When it comes to land clearing and yard cleaning, burning is the cheapest way to get rid of unwanted trees, branches, and other natural debris. But what’s good for the pocketbook is not always great for the environment, or for people’s health.
That’s why the Township of Langley Fire Department is trying to strike a balance by holding burning seasons during specific times of the year, issuing burning permits, and relying on the cooperation of Mother Nature – and the common sense of those doing the burning.
“We don’t want to be prohibitive,” said assistant chief Pat Walker, “but we also need to be safe and fair. We don’t want people to abuse it.”
While many municipalities have banned outdoor burning altogether, the Township is home to many rural areas. There is often a need to get rid of vegetation, whether yards are being cleaned up in the spring or fall, or trees are being cleared to make room for buildings. The Fire Department knows that renting a chipper – a greener way to dispose of vegetation – can cost thousands of dollars per day, but it also recognizes the Township’s population is growing, and those who live here don’t want to suffer with smoke.
“We don’t want to inundate the air with particulates,” Walker said, as many people are sensitive to the small particles of pollution smoke produces. “We are also trying to reduce our carbon footprint and be environmentally responsible.”
As a compromise, burning seasons are held only twice a year. The spring session will run April 1 to 30, and those who want to participate must purchase a burning permit from the Township’s Civic Facility, Fire Hall 6 in Murrayville, the Operations Centre, or at the Aldergrove, W.C. Blair, Walnut Grove, or Willoughby Community Centres.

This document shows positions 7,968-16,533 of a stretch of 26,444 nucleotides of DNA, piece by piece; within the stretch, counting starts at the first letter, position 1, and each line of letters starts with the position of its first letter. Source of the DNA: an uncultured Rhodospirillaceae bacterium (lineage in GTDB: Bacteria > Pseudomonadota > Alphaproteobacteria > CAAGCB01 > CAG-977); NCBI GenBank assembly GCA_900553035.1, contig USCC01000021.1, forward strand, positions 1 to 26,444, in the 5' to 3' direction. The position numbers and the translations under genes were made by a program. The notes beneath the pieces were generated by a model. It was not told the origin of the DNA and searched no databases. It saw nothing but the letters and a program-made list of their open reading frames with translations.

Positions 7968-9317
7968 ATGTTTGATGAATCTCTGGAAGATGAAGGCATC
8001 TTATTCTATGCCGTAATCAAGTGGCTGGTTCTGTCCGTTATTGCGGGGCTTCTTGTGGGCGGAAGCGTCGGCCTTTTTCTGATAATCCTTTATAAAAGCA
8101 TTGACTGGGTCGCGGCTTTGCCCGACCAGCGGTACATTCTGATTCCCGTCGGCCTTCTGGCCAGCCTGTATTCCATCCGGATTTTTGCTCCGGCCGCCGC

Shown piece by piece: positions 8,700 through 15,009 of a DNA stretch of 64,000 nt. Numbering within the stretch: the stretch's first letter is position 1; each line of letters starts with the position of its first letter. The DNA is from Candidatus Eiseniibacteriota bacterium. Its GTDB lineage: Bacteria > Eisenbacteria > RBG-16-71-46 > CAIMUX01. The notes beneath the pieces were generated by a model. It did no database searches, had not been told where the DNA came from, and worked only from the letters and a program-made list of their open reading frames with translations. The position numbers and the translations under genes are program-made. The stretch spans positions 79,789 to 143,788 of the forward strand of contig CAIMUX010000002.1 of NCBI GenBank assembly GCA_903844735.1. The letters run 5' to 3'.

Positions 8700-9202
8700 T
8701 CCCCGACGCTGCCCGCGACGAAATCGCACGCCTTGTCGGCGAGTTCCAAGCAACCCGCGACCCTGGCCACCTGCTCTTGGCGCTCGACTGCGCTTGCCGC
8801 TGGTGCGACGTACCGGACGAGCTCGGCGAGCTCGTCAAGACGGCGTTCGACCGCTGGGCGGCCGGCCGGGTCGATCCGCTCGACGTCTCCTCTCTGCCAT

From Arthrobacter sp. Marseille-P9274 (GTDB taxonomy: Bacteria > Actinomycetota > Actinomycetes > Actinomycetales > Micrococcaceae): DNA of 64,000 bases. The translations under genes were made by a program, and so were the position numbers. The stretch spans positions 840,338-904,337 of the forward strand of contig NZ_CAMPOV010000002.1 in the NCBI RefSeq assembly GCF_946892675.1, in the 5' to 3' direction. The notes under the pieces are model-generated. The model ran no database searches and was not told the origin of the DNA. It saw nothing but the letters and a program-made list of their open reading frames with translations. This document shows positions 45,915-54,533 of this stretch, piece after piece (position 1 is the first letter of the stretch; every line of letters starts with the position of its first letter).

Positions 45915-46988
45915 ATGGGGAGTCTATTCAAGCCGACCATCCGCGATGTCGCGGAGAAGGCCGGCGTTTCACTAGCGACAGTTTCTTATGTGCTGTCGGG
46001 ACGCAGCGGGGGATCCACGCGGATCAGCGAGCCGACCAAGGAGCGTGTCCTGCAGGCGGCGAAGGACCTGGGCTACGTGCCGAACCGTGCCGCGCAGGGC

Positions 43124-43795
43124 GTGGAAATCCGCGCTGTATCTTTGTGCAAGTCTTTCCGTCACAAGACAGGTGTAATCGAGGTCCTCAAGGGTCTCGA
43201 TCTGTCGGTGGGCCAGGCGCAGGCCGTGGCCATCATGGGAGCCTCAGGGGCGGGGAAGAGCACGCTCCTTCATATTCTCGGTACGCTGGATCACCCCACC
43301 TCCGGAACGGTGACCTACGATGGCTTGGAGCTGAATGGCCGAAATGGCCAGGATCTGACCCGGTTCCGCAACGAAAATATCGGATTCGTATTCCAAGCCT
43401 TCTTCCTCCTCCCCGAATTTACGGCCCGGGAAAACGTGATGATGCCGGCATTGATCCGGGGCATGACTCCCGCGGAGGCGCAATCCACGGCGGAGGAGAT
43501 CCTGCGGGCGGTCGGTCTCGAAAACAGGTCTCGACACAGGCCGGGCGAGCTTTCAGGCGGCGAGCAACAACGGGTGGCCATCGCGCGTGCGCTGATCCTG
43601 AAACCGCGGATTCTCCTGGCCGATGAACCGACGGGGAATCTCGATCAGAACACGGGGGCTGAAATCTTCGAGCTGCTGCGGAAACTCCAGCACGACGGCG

For those doing yard and garden clean up, incidental outdoor burning permits are $20, and are only available for properties half an acre or larger. Permits are not issued for the urban areas of Aldergrove, Brookswood, Fort Langley, Murrayville, Walnut Grove, and Willoughby. When a permit is purchased, Township staff will check the address to see if the land is within the allowed burning area, to ensure there is enough separation between properties and that no fire risk is posed to others nearby. Yard clean up fires must be out by dusk.
Land clearing burning permits are $100. They can only be issued by Fire Hall 6 in Murrayville, and only for properties larger than 4.2 acres.
However, “Just because you have a land clearing permit doesn’t mean you can go ahead and burn,” Walker said, as a number of requirements must be met. Before starting a land clearing fire, permit holders must check Metro Vancouver’s air index. If wind and air conditions are not favourable, burning will not be allowed. Only material indigenous to the property can be burned, and less expensive incidental permits cannot be used for land clearing. As well, a 15-day break must occur between each 72-hour burning period.
Permit sales start the last week of March and Walker recommends that those who want to burn start preparing now. All the required information is on the back of the permit, and comprehensive instructions, burning guidelines, and safety tips are featured in a pamphlet that is available at all facilities where burning permits are sold.
The process is not complicated, Walker said, and the guidelines and rules are in place to protect life, property, and the environment. If those rules are violated, fire officials can act in response to complaints to revoke permits and issue tickets and fines. In 2010, 228 burning violation tickets were issued. In the first two months of this year, 20 tickets were issued to those burning outside the designated season.
For more information, call the Fire Department at 604-532-7500.